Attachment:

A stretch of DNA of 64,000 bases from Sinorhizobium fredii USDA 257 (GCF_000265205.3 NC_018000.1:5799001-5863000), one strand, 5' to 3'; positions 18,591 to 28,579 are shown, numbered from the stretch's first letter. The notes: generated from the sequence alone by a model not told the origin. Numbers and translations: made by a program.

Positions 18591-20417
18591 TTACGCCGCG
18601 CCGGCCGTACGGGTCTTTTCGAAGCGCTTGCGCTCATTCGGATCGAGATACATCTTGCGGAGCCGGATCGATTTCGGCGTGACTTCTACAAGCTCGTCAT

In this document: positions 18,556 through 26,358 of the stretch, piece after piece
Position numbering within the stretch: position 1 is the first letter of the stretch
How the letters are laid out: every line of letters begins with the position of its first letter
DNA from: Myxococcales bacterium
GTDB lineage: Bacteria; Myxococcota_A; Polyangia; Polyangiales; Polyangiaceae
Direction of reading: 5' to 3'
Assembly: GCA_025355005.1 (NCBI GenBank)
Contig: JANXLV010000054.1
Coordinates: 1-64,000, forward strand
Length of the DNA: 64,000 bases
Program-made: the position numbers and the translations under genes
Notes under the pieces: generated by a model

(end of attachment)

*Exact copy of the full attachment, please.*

A stretch of DNA of 64,000 bases from Sinorhizobium fredii USDA 257 (GCF_000265205.3 NC_018000.1:5799001-5863000), one strand, 5' to 3'; positions 18,591 to 28,579 are shown, numbered from the stretch's first letter. The notes: generated from the sequence alone by a model not told the origin. Numbers and translations: made by a program.

Positions 18591-20417
18591 TTACGCCGCG
18601 CCGGCCGTACGGGTCTTTTCGAAGCGCTTGCGCTCATTCGGATCGAGATACATCTTGCGGAGCCGGATCGATTTCGGCGTGACTTCTACAAGCTCGTCAT

In this document: positions 18,556 through 26,358 of the stretch, piece after piece
Position numbering within the stretch: position 1 is the first letter of the stretch
How the letters are laid out: every line of letters begins with the position of its first letter
DNA from: Myxococcales bacterium
GTDB lineage: Bacteria; Myxococcota_A; Polyangia; Polyangiales; Polyangiaceae
Direction of reading: 5' to 3'
Assembly: GCA_025355005.1 (NCBI GenBank)
Contig: JANXLV010000054.1
Coordinates: 1-64,000, forward strand
Length of the DNA: 64,000 bases
Program-made: the position numbers and the translations under genes
Notes under the pieces: generated by a model